Enhancing Security With Yubikeys
I started using Yubikeys and I can't recommend them enough.
Yubikeys are a new form of multi-factor FIDO authentication that prevents remote hackers from accessing your personal data. A Yubikey is a physical key that enforces in-person authentication via physical touch. To access data protected by a Yubikey, a bad actor first needs to type in a password or Yubikey access PIN. That actor would then need to physically touch the key to confirm user presence.
Without physical access to the device being hacked, accessing protected data is impossible. It is for this reason that Yubikeys are so powerful.
In addition, Yubikeys are convenient. Authentication with Yubikey takes a fraction of a second. The keys are small and portable and can fit onto keychains. You can use a Yubikey to lock a device, encrypt a hard drive, or enforce MFA with modern accounts such as Google, Microsoft, and Github.
While there are many brands of FIDO authentication to choose from, I chose Yubikey because it is the most popular on the market and has stellar support: Google employees have been using Yubikey since 2009.
In order to effectively use Yubikeys you'll need to purchase two. One is for primary usage while the other will be kept as a spare in case of an emergency. It's best to keep an alternate key in case you lose the primary key and get locked out of devices and servers.
You can choose any type of Yubikey but I recommend the 5C NFC key for the best compatibility with USB C ports and mobile phones. If you'd like a key for stationary desktops without additional hassle, you'll want a 5C Mini key. While all keys provide the same functionality, the form factor can improve a key's portability or convenience.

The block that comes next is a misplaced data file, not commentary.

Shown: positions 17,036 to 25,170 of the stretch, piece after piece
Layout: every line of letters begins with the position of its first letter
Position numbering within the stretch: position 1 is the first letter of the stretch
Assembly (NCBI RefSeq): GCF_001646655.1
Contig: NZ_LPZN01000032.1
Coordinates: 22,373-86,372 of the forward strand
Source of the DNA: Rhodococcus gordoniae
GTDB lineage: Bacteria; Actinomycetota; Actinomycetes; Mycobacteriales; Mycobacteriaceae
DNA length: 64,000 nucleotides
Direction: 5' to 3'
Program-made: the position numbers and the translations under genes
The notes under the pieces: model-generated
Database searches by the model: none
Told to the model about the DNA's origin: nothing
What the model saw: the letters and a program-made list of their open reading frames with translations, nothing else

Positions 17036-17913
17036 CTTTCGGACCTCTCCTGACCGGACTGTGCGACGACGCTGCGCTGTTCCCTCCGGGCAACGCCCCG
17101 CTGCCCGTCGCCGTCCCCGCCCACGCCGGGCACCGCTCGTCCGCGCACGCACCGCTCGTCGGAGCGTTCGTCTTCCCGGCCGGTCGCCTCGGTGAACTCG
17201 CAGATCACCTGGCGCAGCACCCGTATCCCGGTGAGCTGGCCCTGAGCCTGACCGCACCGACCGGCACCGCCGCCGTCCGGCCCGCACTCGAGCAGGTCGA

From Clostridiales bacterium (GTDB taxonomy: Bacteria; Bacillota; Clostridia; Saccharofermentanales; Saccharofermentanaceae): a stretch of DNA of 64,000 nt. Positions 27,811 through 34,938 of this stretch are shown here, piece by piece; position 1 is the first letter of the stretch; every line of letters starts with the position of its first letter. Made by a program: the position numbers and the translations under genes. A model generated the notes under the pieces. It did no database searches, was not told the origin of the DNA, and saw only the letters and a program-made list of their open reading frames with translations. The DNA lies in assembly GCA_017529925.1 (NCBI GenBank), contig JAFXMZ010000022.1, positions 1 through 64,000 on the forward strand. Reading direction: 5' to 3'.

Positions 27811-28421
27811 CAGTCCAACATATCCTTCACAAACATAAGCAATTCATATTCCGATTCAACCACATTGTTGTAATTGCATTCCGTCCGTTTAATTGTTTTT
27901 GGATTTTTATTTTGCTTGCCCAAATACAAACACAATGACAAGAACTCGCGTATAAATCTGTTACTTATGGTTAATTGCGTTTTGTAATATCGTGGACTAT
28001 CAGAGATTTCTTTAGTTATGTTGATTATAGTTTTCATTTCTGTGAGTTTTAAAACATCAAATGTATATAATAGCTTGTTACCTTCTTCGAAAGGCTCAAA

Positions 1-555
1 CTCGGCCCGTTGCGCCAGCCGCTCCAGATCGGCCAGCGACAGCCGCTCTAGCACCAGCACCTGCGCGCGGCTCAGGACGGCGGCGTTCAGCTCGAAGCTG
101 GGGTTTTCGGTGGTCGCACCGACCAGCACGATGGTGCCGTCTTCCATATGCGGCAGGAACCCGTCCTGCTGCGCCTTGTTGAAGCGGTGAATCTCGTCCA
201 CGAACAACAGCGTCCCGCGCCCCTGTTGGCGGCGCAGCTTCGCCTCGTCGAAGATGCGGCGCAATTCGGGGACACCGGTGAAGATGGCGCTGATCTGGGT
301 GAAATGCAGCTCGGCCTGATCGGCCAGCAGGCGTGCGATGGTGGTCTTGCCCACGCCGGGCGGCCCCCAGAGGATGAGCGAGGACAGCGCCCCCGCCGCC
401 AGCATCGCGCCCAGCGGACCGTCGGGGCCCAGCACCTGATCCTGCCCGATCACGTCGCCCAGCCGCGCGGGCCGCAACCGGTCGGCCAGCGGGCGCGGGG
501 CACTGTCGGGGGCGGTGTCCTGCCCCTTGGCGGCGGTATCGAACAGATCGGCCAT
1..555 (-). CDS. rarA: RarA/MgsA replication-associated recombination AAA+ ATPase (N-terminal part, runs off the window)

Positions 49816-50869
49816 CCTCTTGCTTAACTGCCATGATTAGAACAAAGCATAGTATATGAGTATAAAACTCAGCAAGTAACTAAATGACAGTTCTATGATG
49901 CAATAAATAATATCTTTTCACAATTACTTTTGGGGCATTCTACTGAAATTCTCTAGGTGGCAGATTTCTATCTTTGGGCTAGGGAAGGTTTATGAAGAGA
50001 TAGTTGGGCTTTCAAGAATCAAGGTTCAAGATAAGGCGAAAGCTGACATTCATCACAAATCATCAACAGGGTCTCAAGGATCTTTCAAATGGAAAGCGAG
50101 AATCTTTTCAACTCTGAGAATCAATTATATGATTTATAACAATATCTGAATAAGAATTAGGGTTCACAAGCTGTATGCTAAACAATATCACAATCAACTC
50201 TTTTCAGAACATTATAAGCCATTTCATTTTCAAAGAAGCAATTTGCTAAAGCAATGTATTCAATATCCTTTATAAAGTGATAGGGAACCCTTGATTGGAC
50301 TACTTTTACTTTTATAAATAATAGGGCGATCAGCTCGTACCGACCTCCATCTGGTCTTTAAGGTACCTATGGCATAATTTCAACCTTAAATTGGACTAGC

Once you receive the keys, download the Yubikey manager to set a pin.
# if you use NixOS nix-shell -p yubikey-manager ykman list # sanity check # You will type in this PIN every time you authenticate with the key. ykman fido access change-pin -n YOUR_PIN_HERE
With that, you're all set! You can set up a Yubikey as a form of authentication for any purpose.
If you would like to use your Yubikey for SSH authentication, you will need to generate a key with elliptic curve 25519 cryptography:
# Plug in the Yubikey. # Do not type in a passphrase: you can rely on the Yubikey PIN with no practical loss in security. ssh-keygen -t ed25519-sk -O resident -O verify-required # Then rename the generated key files to id_rsa.pub and id_rsa.
If you need to add the SSH key to a new device (or add a second or backup Yubikey):
# Plug in the Yubikey. cd ~/.ssh ssh-keygen -K # a reboot (or patience) may be required for the downloaded keys to take effect.
You can generate a Yubikey API key if necessary by visiting the official Yubikey API key signup and generating a Yubikey OTP by touching the key.
Many people are skeptical about the validity or safety of Yubikeys for good reason - after all, Yubikeys are only a recent phenomenon. However, elliptic curve 25519 encryption is proven to be just as strong as RSA 4096 encryption with the additional benefit of using a smaller keyspace and therefore requiring less computational power.
If you're still paranoid, here are the white papers.